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Truman and Israel

I don't think that one can truly understand the formation of Israel without reviewing Harry Truman's thought process in the recognition of Israel. Truman was a contradiction in many ways. He contemplated joining the KKK, yet he desegregated the military. He also made many Antisemitic statements, yet one of his dearest friends was his business partner, Eddie Jacobson. According to Henry Wallace, Truman said, "Jesus Christ couldn't please them when he was here on earth, so how can anyone expect that I would have any luck?"

Truman wrote in his memoirs, "The question of Palestine as a Jewish homeland goes back to the solemn promise that had been made to them [the Jews] by the British in the Balfour Declaration of 1917 - a promise which had stirred the hopes and the dreams of these oppressed people. This promise, I felt, should be kept, just as all promises made by responsible, civilized governments should be kept." http://www.mideastweb.org/us_supportforstate.htm

It took Truman a long time to feel this way. When he finally came to that conclusion it was against the advise of then Secretary of State, George Marshall, who felt that many Jews were communists. Therefore, Israel would fall under the influence of the Soviet Union.

It's easy in 2009 to proclaim that the formation of the State of Israel was a mistake. But in a poll taken in July, 1947, 65% of the American people supported the formation of Israel. http://www.mideastweb.org/us_supportforstate.htm

Was the formation of Israel a mistake? I don't think that we can answer that question today. I think that it has to be examined by eyes of someone who was fully cognizant of the choices in that era.

Comments

lux_angelis
Jan. 11th, 2009 08:49 am (UTC)
Truman wrote in his memoirs, "The question of Palestine as a Jewish homeland goes back to the solemn promise that had been made to them [the Jews] by the British in the Balfour Declaration of 1917

I lied, one more thing.

I can't take this as a valid reason for it, anymore than Russia had the right to any of the land it was granted by Germany. You can't *give* land that isn't yours. It would be like Britain giving India to Spain (hypothetical situation and in appropriate historical context). It wasn't English land, so how could they give it to Spain? And yes, I know we live on stolen land. Sadly 90% of our native population was destroyed and the rest we wrote off with alcohol broken promises. I don't know how it would be solved.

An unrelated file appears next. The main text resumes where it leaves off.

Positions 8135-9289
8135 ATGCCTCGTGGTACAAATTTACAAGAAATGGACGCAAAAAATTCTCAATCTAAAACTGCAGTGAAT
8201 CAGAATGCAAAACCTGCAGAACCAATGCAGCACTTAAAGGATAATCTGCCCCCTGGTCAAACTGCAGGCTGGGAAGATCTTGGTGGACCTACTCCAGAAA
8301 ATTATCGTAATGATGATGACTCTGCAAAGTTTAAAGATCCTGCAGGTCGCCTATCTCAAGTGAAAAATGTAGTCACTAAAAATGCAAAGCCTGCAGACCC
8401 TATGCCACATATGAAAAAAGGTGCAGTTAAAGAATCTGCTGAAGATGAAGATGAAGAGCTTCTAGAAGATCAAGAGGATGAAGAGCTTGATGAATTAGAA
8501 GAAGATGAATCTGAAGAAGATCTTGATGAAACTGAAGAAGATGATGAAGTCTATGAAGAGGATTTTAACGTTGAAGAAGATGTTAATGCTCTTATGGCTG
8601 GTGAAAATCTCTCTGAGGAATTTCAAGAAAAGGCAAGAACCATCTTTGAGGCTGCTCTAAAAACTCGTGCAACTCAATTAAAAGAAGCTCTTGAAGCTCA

It was a stupid promise for the British to make and one they couldn't reasonably follow.

That said, what's done is done, and the important thing now is resolving the conflicts between the governments (if Hamas can even loosely be called any such thing) and trying to stop people from being murdered.
jellomarx
Jan. 11th, 2009 02:09 pm (UTC)
As I said, it's easy to reflect upon it today and say that we screwed up. I don't think that we did.

The UN partition plan, split it into two distinct countries. Had the Arab nations not declared war the day Israel was formed, it would have been implemented.

The land currently known as Israel was not only occupied by Palestinians. (Known as Arabs prior to 1928, there was no distinction.)

Where were the Refugees from Europe to go. They couldn't go home again. Britain and the US had restrictions on immigration. They went to what was the homeland of their heritage.

There was no ideal situation, but the formation of Israel was the best answer.
lux_angelis
Jan. 12th, 2009 04:45 am (UTC)
I'm not saying it was a bad idea and I would have supported it then as now. I just strongly feel that a lot could have been done that would have prevented most of the violence that's occurred over the past 60 years. I hate violence, I hate meanness and cruelty and prejudice and hurt, and I just wish (for all the good it does) that this could have been resolved in a less bloody manner.

As an unfailing optimist, I think if moderates from either side would sit down together with open minds, and not be killed by extremists from either side, things could be resolved. I think America and the countries who participated in the creation of Israel have a responsibility to help with that. It seems the majority of others disagree though.

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